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Although continuity of care (CoC) is a cornerstone of many health policies, there is no theoretically driven model of CoC that incorporates the experiences of older adults. We evaluated such a model in data collected for another purpose.
We used data on 2,620 Medicare beneficiaries who completed all of the necessary components of the 2004 National Health and Health Services Use Questionnaire (NHHSUQ). The NHHSUQ solicited information on usual primary provider, place of care, and the quality and duration of the patient–provider relationship. We used confirmatory factor analysis to evaluate the patient-reported CoC model and examined factorial invariance across sex, race/ethnicity, Medicare plan type, and perceived health status.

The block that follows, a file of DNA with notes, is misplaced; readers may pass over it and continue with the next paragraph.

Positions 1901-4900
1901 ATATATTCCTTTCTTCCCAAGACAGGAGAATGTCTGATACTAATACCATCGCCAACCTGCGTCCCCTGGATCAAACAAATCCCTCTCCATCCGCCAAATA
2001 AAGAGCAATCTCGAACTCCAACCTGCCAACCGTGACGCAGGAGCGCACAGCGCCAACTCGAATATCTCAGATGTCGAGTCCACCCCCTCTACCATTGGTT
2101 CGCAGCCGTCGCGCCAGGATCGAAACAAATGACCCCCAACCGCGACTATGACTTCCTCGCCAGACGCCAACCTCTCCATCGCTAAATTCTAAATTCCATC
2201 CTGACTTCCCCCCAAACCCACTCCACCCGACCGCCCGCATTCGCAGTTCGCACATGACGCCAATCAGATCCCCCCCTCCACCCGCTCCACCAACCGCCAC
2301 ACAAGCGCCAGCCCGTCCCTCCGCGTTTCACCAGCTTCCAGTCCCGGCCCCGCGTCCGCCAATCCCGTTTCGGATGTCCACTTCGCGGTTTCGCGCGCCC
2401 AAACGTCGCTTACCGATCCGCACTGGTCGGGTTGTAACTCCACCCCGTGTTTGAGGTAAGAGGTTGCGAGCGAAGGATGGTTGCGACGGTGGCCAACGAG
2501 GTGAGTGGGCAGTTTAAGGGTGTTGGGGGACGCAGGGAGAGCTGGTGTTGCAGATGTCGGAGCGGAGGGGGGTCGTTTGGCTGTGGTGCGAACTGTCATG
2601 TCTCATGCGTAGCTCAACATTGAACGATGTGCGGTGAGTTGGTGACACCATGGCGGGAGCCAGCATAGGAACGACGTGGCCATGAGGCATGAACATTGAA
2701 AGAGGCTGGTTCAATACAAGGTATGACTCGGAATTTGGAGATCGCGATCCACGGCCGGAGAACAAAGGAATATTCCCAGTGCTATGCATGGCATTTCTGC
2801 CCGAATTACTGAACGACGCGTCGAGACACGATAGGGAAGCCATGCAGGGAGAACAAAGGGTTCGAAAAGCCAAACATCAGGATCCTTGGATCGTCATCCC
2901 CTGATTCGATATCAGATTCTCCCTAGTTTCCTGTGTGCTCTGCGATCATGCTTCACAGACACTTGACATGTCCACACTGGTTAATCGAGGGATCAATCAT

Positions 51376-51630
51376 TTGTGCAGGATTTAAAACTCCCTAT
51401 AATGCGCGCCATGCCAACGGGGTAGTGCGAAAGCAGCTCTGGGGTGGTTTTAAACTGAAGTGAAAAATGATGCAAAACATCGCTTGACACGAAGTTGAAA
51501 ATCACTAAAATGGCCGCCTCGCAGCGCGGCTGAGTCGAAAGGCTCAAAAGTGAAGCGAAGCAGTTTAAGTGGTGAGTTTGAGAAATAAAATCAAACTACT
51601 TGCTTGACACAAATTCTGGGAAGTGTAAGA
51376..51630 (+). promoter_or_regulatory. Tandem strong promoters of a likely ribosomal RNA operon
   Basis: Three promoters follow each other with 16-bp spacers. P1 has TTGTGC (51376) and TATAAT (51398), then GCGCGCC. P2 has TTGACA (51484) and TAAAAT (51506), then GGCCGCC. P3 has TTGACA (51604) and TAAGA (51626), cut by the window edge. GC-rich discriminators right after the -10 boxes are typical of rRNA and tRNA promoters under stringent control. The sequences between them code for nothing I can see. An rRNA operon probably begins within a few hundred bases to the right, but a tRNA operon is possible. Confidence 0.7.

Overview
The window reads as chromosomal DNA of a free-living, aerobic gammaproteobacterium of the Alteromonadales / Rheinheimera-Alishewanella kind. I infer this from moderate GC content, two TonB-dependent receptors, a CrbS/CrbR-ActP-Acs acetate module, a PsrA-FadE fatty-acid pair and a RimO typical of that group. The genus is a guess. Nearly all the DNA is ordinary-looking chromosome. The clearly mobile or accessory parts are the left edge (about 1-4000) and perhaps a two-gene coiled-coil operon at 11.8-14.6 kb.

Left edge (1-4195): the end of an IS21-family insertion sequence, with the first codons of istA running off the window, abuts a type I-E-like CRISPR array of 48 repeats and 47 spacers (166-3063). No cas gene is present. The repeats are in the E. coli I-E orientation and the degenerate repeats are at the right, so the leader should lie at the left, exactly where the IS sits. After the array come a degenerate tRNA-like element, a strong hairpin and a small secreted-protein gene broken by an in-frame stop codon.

Our thirteen-item CoC model consisted of longitudinal (care site and provider duration) and interpersonal (instrumental and affective) domains. Although the overall chi-square goodness-of-fit statistic was significant (χ 2 = 1,091.8, df = 57, p < .001), model fit was good based on standard indices (GFI = 0.94, NFI = 0.96, CFI = 0.96, RMSEA = 0.08). Cronbach’s alpha for the longitudinal care site (two items) and provider duration (three items) scales was 0.88 and 0.75, respectively, while the instrumental and affective relationship scales (four items each) were 0.88 and 0.87, respectively. Factorial invariance between sexes was observed, with relatively minor variance across race/ethnicity, Medicare plan type, and perceived health.
We evaluated a theoretically derived model of CoC in older adults and found that the assessment of CoC should include the patient experience of both the longitudinal and the interpersonal dimensions of CoC.
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- Evaluation of a patient-reported continuity of care model for older adults
Suzanne E. Bentler
Robert O. Morgan
Beth A. Virnig
Fredric D. Wolinsky
- Springer International Publishing